A build to suit lease has various definitions. The simplest being any lease that references some construction to meet the tenant’s requirements. But there is much more to it than just that.
A build to suit lease has several essential components: 1) the Landlord work letter which specifies the work required to be completed by the Landlord before the Tenant takes possession; 2) other essential lease terms for the “build to suit” portion such as delivery date and further tenant improvement allowance for Tenant build out; and 3) a thorough understanding of how the lease it to be handled should the developer or new owner be involved following construction completion.
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That being said, there are a number of different types of build to suit leases. It can sometimes even get a little confusing. But let’s try to clear thing up by taking a look at a few of the most common types of build to suit leases.
Types of BTS Leases
Single Net Lease (N)
In this lease, the tenant pays base rent plus a pro-rata share of the building's property tax (meaning a portion of the total bill based on the proportion of total building space leased by the tenant); the landlord covers all other building expenses. The tenant also pays utilities and janitorial services.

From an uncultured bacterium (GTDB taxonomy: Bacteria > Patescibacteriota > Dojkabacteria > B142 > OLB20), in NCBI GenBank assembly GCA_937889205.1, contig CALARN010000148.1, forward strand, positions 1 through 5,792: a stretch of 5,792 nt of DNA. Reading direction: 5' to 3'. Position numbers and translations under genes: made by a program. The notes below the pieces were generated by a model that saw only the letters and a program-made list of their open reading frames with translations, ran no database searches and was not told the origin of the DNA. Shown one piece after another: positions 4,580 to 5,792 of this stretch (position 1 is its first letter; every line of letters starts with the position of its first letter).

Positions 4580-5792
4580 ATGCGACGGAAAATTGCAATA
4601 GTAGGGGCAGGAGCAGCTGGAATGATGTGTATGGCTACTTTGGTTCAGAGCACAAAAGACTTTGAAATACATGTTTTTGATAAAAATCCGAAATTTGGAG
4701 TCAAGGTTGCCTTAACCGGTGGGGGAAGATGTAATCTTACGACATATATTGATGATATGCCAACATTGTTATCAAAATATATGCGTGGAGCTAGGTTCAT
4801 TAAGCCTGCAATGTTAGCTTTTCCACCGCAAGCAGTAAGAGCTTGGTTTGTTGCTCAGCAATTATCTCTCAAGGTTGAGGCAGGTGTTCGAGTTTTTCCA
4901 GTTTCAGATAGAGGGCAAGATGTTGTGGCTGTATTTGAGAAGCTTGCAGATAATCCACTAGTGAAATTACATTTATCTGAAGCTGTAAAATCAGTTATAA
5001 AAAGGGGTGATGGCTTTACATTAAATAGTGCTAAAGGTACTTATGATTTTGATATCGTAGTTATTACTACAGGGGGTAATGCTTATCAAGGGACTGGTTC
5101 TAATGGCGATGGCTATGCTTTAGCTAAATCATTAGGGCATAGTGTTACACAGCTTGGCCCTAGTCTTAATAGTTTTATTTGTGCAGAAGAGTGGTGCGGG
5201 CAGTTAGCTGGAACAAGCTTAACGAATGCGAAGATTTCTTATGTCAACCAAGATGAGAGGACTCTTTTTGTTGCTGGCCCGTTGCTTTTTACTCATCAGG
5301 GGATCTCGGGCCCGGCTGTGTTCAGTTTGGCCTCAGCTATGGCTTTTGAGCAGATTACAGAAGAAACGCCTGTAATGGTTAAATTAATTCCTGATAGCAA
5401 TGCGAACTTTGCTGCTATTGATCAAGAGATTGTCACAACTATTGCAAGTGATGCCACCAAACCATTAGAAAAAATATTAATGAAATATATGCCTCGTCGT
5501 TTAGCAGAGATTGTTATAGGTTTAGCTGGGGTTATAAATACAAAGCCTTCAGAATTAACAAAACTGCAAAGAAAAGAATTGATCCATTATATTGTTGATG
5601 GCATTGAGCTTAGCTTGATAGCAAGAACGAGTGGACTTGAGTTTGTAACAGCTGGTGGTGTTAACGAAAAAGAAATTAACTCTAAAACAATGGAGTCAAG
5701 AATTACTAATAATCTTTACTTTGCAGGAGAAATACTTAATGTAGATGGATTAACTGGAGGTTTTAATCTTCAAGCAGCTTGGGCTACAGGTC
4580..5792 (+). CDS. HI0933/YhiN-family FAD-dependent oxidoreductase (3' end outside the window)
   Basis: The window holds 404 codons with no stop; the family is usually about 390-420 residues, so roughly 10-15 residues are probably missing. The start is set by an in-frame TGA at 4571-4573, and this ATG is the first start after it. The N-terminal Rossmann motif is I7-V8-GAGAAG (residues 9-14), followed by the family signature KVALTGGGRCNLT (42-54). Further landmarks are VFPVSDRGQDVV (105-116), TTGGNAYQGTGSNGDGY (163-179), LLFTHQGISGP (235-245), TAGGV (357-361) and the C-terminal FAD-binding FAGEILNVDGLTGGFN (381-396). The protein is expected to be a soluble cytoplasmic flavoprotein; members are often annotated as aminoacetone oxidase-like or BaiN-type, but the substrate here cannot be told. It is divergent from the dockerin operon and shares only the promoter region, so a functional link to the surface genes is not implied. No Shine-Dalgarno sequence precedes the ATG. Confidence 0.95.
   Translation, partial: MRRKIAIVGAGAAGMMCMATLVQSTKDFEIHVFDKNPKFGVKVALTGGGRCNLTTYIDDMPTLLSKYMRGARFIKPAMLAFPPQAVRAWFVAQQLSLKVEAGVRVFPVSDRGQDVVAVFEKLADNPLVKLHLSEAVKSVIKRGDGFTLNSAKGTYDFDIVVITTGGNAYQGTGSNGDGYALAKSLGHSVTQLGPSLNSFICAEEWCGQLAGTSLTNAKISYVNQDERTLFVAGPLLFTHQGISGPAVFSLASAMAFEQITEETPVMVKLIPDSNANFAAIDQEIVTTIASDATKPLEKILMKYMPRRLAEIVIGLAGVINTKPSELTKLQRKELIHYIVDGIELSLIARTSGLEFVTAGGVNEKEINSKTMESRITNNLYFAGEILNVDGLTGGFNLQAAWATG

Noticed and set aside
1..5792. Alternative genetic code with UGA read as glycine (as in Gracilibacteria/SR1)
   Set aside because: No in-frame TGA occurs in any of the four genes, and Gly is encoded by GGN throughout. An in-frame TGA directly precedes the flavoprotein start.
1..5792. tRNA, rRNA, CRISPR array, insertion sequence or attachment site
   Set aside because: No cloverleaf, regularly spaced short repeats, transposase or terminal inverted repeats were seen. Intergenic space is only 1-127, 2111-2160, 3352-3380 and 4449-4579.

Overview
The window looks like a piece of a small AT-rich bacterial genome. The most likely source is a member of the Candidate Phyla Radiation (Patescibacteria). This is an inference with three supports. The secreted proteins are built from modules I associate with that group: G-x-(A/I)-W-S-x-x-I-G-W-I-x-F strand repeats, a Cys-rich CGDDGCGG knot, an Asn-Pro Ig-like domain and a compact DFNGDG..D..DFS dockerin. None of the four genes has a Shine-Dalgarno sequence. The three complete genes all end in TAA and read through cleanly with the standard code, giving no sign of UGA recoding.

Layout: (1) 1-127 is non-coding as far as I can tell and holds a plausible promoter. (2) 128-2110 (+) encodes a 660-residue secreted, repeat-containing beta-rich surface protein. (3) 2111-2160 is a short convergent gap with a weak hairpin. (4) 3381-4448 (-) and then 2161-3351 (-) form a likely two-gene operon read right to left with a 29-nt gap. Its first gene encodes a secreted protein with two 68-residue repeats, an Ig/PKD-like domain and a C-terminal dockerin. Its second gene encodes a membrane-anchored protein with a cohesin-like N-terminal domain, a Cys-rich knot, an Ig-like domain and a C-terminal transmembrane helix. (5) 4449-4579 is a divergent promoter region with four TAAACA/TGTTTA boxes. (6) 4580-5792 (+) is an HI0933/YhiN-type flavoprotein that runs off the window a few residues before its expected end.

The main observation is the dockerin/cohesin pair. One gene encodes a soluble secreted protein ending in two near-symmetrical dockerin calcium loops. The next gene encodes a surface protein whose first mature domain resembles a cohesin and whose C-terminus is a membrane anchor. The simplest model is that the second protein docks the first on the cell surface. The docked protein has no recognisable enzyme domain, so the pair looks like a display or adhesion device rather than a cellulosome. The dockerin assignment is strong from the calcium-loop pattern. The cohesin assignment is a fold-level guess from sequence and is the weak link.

Double Net Lease (NN)
A double net lease (NN) is a lease agreement in which the tenant is responsible for property taxes and insurance premiums in addition to rent. All exterior and common area maintenance costs remain the responsibility of the landlord.
Triple Net Lease (NNN)
A triple net lease (NNN) is a lease agreement in which the tenant is responsible for all the expenses of operating the property, including both fixed and variable expenses, as well as rent. The tenant is required to pay the net amount for three types of costs: real estate taxes, building insurance, and common area maintenance. However, the landlord is responsible for structural repairs.
Absolute Net Leases
This type of lease is less common and more rigid than a NNN lease. This type of lease is often referred to as a bondable lease. In this structure, the tenant is responsible for all building expenses, no matter what, including structure and roof. Most often there is confusion between a NNN lease and an absolute net lease. This confusion often occurs when properties are listed or advertised as simple labels, such as triple net or full service. These terms are often commonly used by brokers and landlords, but may often conflict with the actual terms of the lease.
Net leases are usually long-term, generally ten to twenty years with a number of renewal options at fixed or formulae rates.
Build to suit development represents an advantageous, yet sometimes complex commercial real estate endeavor. And build to suit leases are significant commitments, so when it comes to addressing them, it’s important to understand all of your options and ask the right questions.